Finally, the Phillies relented and traded Allen to St. Louis in a package that included Flood. Well aware of the years-long battle Allen had already been waging, Flood - who was four years older - took Allen’s defiance one step further by refusing to play for the Phillies at all.
So while Flood began his battle with the dual institutions of racism and baseball’s reserve clause, Allen got his wish for a fresh start in St. Louis. When he arrived, he found a clubhouse ruled by Bob Gibson and a fanbase which welcomed his talents.
As Allen stepped to the plate for his first at-bat in St. Louis, the crowd greeted him with a 90-second standing ovation.
“I didn’t know how to react,” Allen said in his autobiography. “I’d been playing in anger with the boos for so long. I kept stepping in and out of the batter’s box. I tipped my hat once, but the cheers kept coming. I stepped out again and tipped my hat again. I was trying to keep my composure, but tears kept filling my eyes. All those angry seasons in Philadelphia had taken their toll, but the cheers made me feel like a teenager.
“Afterward one of the Cardinals writers told me that it was the most sustained ovation he’d ever heard in St. Louis. ‘You’d have thought Musial had come out of retirement’ is the way he put it.”
Allen put up his usual eye-popping numbers that season, posting a .279 / .377 / .560 slash line and 34 HRs. But his season essentially ended with a severe hamstring pull on August 25.
Despite his serious leg injury, Allen made sure he was on the field for the Cardinals September series in Philadelphia, among the final games to be played at Connie Mack Stadium.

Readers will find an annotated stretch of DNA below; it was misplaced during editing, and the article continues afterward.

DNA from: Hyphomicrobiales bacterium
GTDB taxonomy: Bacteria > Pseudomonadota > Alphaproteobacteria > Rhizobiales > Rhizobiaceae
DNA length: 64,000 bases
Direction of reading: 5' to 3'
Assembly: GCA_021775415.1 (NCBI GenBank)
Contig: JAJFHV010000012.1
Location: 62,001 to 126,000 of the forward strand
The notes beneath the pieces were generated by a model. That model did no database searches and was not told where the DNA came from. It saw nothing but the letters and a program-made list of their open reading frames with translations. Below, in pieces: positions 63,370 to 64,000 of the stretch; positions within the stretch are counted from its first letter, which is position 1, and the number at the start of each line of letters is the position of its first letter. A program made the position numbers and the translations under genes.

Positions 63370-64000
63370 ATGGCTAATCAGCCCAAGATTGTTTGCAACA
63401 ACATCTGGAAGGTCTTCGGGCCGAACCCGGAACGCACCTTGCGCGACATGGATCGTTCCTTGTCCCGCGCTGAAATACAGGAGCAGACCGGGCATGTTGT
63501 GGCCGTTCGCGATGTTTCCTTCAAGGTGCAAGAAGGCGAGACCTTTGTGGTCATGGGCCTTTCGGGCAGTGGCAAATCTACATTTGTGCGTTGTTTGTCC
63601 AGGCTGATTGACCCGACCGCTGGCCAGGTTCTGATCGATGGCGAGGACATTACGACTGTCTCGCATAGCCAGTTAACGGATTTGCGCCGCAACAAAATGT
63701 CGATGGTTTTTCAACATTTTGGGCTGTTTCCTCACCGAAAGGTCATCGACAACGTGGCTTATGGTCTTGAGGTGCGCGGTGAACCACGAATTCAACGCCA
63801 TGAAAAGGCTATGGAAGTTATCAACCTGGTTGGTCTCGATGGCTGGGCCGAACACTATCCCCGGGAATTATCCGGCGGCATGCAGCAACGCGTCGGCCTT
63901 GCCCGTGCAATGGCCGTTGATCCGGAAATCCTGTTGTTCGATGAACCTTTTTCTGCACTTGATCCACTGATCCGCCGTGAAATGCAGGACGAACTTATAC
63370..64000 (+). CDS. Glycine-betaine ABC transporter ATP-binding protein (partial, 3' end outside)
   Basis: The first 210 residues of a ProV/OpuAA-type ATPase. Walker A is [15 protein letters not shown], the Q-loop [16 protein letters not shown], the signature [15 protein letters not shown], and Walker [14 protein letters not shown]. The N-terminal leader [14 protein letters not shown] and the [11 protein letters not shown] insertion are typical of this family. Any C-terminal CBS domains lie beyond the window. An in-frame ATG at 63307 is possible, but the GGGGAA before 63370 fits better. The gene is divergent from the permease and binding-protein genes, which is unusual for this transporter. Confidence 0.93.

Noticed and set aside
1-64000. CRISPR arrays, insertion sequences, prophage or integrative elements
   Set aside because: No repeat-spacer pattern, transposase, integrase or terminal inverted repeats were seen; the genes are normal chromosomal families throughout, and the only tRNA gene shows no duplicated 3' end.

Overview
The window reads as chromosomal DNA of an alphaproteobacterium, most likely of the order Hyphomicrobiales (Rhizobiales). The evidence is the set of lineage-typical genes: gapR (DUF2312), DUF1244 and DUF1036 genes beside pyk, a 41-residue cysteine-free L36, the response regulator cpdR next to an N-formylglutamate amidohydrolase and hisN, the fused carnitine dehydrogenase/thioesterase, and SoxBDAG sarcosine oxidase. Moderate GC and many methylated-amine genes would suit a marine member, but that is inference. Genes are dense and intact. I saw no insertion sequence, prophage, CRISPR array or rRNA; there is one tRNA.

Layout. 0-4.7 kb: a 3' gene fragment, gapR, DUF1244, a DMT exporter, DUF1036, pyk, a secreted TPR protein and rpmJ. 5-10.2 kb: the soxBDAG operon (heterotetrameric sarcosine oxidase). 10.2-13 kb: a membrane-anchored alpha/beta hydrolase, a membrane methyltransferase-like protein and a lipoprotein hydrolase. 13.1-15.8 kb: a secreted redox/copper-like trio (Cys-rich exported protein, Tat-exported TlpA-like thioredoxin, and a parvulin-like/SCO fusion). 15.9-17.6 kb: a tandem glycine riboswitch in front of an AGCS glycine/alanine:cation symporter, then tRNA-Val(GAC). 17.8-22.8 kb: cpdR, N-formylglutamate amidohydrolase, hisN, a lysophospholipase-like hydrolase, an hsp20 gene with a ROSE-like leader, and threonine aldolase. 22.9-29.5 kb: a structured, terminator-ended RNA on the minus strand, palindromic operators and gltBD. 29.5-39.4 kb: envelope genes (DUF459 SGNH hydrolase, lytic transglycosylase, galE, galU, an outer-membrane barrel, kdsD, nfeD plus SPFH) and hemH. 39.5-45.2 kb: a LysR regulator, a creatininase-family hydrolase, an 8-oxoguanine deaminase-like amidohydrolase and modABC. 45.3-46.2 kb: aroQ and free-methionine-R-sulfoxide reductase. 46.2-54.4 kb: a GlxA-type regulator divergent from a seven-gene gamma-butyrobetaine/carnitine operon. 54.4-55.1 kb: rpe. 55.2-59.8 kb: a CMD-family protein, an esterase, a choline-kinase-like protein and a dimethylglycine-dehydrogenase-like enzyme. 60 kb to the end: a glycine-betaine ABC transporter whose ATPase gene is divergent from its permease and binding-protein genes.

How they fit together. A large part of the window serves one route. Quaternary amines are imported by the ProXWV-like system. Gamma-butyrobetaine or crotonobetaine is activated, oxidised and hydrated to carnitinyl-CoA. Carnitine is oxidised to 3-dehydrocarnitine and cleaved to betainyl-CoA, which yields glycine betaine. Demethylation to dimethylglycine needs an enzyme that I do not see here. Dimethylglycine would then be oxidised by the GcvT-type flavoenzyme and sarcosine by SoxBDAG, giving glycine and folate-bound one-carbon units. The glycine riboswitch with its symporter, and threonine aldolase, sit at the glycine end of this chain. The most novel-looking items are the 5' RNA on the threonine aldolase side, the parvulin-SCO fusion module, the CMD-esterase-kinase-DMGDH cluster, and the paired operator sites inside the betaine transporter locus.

With a couple drinks in him to ease the pain, in the 8th inning of the first game, Allen drove one final home run into the left field seats of the old stadium.
“As I rounded the bases, I took one last look around,” Allen said in his autobiography. “I looked up at the press box, where so many negative stories had been written about me... I looked into the stands, where they had called me every name known to man. I touched home plate and kept running.”
That series in Philadelphia would be the last time Allen appeared in a Cardinals uniform. His holdout in spring training had likely already sealed his fate with Gussie Busch. Just after the season, he was traded - dumped, really - to the Dodgers for Ted Sizemore and Bob Stinson.
One year later, Busch would trade Steve Carlton in much the same manner. The 1970s were a rare low point for the Cardinals organization. Imagine what they could have been had ownership not dumped Dick Allen and Steve Carlton for simply demanding to be paid what they were worth? While the racial climate in St. Louis may have been much better than Philadelphia, baseball owners everywhere still clung to that reserve clause and the right to treat each player as, what Flood famously called, “a well-paid slave.”
In the opening pages of Dick Allen’s autobiography is a quote which, when you understand how the man lived his life, sums up Allen nicely:
To be nobody but myself - in a world which is doing its best, night and day, to make you everybody else - means to fight the hardest battle which any human being can fight, and never stop fighting.
- e.e. cummings, as quoted in “The Magic-Maker.”